Degree Inflation: It Takes A BA To Be A File Clerk

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“The college degree is becoming the new high school diploma,” writes Catherine Rampell in the New York Times, “the new minimum requirement, albeit an expensive one, for getting even the lowest-level job.”

Economists have referred to this phenomenon as “degree inflation,” and it has been steadily infiltrating America’s job market. Across industries and geographic areas, many other jobs that didn’t used to require a diploma — positions like dental hygienists, cargo agents, clerks and claims adjusters — are increasingly requiring one, according to Burning Glass, a company that analyzes job ads from more than 20,000 online sources, including major job boards and small- to midsize-employer sites.

This up-credentialing is pushing the less educated even further down the food chain, and it helps explain why the unemployment rate for workers with no more than a high school diploma is more than twice that for workers with a bachelor’s degree: 8.1 percent versus 3.7 percent.

Some jobs, like those in supply chain management and logistics, have become more technical, and so require more advanced skills today than they did in the past. But more broadly, because so many people are going to college now, those who do not graduate are often assumed to be unambitious or less capable.

Some observers might be tempted to argue that this “up-credentialing” is a positive thing. Who can be against a more thoroughly-educated work force?

The problem, of course, is that requiring entry-level workers to invest tens of thousands of dollars and years of time into degrees qualifying them for entry-level jobs is hardly a positive development for our economy. Higher education policy has all but turned student loans into an entitlement, and the end result is an oversupply of college-educated workers in the job market.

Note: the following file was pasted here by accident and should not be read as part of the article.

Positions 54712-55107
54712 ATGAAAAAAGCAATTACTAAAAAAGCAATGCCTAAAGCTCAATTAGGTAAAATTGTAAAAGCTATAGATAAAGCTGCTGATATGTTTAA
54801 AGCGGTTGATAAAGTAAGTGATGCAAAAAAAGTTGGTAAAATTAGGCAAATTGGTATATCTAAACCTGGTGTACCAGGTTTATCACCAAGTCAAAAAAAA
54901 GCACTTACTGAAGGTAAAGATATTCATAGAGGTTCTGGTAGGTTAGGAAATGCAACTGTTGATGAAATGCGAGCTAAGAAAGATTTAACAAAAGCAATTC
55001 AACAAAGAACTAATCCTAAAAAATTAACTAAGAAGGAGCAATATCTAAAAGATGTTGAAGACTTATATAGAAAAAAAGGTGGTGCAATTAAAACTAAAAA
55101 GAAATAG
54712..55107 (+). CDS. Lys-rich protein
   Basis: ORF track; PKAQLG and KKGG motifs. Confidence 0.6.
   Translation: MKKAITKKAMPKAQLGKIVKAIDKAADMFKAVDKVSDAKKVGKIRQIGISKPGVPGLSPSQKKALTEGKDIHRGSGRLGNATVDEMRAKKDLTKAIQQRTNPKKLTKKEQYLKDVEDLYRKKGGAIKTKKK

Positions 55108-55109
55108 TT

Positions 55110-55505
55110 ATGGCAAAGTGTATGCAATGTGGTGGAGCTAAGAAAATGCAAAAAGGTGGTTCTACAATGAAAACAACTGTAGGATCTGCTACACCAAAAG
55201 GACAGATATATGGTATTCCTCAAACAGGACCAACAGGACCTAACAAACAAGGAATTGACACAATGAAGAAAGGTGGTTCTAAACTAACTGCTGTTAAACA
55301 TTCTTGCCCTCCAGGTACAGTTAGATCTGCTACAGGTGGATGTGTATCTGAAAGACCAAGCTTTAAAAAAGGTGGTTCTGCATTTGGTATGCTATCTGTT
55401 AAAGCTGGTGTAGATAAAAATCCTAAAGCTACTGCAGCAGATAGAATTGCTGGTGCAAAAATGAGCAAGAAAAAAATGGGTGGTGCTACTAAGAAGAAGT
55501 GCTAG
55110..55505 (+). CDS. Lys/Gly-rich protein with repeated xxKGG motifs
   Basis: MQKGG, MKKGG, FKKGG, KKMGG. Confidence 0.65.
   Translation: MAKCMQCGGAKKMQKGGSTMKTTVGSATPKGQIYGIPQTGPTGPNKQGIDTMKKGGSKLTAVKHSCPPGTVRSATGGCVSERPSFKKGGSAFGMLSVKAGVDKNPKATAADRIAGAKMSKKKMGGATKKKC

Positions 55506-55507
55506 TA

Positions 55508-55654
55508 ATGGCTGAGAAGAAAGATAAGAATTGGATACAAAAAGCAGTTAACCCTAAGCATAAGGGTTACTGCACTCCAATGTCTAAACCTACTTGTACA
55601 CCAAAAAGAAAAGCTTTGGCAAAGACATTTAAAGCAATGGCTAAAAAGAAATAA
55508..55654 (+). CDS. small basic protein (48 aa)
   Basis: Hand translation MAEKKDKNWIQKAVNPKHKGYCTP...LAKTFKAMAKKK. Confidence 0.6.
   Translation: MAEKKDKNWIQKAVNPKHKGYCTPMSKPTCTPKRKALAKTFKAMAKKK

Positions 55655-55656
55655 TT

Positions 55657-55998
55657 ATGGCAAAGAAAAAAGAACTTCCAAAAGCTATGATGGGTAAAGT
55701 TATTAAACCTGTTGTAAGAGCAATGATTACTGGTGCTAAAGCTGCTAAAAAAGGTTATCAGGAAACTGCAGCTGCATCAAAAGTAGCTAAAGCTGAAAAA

To the point where jobs which shouldn’t require a college degree are not requiring it. Because why not? Everyone has one anyway.

Which speaks volumes about the diluted value of higher education in general. These days higher education isn’t helping some students find jobs. In some ways it’s acting as a barrier to getting jobs.

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Rob Port is the editor of SayAnythingBlog.com. In 2011 he was a finalist for the Watch Dog of the Year from the Sam Adams Alliance and winner of the Americans For Prosperity Award for Online Excellence. In 2013 the Washington Post named SAB one of the nation's top state-based political blogs, and named Rob one of the state's best political reporters. He writes a weekly column for several North Dakota newspapers, and also serves as a policy fellow for the North Dakota Policy Council.

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  • avengingspirit

    Four year colleges and universities are the biggest racket going today. The more people buy into this degree inflation garbage, the more they’ll continue to push it. Every healthcare profession is trying raise its status to be more doctor-like. With doctorates required to now enter professions such as physical therapy and pharmacy, previous five year programs are now fluffed up with meaningless coursework such as extra art courses to pad tuition bills and make graduates think they are more qualified than their predecessors with master’s degrees.

    The big winners here are the schools. They don’t call it the guaranteed student loan program for nothing. The schools are guaranteed the government loan money and the student is guaranteed a mountain of debt.

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